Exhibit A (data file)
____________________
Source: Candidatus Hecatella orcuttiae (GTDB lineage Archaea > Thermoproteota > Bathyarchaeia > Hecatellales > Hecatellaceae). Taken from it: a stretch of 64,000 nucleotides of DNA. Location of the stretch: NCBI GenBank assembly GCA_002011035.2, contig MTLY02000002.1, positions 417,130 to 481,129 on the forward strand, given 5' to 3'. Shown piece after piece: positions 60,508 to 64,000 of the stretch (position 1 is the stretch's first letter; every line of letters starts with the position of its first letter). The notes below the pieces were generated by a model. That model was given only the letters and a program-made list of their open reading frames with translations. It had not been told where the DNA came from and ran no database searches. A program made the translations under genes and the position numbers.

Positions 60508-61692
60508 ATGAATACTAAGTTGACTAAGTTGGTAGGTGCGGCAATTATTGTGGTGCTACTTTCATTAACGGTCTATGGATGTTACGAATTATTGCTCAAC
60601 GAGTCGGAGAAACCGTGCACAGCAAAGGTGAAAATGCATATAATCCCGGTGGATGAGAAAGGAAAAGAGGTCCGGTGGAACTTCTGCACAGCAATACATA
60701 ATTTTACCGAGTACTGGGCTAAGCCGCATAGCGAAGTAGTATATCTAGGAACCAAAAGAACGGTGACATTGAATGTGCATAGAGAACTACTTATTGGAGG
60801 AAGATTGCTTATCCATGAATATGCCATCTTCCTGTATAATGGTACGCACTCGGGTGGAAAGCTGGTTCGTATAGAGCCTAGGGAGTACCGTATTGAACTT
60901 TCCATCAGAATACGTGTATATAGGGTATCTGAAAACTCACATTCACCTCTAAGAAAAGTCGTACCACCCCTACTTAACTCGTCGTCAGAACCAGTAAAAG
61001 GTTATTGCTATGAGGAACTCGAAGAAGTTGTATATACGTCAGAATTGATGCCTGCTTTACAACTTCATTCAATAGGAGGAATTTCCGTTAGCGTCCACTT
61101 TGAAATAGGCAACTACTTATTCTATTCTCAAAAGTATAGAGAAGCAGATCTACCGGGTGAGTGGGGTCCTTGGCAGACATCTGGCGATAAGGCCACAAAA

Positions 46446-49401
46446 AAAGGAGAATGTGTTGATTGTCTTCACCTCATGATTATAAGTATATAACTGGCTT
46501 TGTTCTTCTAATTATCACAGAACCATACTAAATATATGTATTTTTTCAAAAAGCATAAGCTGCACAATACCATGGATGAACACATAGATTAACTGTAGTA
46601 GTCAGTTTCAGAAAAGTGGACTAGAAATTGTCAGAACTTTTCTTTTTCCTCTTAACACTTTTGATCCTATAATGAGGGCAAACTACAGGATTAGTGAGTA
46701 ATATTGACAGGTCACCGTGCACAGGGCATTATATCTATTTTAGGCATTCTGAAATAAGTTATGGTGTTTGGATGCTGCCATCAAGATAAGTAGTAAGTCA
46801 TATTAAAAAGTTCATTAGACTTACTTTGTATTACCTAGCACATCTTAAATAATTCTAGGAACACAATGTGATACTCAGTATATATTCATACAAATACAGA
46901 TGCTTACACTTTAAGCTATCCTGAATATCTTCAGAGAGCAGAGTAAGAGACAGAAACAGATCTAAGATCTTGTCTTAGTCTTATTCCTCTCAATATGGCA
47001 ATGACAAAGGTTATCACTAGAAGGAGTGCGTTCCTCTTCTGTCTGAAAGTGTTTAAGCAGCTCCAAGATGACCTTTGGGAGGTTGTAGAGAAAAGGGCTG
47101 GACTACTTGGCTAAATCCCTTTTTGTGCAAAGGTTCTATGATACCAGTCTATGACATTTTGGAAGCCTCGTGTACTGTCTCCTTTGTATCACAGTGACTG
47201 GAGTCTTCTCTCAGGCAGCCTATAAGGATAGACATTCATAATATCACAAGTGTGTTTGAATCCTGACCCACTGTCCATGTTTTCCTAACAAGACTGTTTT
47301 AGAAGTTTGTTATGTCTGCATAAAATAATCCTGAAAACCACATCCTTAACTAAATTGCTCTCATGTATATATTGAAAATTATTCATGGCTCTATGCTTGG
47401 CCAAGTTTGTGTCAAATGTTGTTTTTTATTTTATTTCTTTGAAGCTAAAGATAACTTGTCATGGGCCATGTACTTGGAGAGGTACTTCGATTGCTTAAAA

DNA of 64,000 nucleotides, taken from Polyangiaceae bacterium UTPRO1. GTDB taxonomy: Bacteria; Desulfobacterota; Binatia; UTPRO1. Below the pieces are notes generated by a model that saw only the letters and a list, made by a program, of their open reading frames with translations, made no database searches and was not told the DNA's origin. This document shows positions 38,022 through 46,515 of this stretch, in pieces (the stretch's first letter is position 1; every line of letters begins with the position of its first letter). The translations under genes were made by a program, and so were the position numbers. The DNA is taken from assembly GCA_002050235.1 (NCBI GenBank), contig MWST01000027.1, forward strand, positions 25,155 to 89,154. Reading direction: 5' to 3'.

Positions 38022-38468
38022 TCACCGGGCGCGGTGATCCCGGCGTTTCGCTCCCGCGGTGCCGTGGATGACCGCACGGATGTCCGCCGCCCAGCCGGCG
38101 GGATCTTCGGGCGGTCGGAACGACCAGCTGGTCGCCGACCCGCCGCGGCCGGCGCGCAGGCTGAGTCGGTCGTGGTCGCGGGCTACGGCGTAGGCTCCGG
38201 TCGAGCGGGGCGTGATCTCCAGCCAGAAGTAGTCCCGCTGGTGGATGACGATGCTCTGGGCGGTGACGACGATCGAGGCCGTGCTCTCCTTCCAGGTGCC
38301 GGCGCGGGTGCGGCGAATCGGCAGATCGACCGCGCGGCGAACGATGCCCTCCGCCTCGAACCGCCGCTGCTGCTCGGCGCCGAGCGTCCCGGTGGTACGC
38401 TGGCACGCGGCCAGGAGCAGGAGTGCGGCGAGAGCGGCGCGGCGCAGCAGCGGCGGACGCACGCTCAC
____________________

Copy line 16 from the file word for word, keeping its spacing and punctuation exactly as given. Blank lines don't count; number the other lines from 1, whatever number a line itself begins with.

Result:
46901 TGCTTACACTTTAAGCTATCCTGAATATCTTCAGAGAGCAGAGTAAGAGACAGAAACAGATCTAAGATCTTGTCTTAGTCTTATTCCTCTCAATATGGCA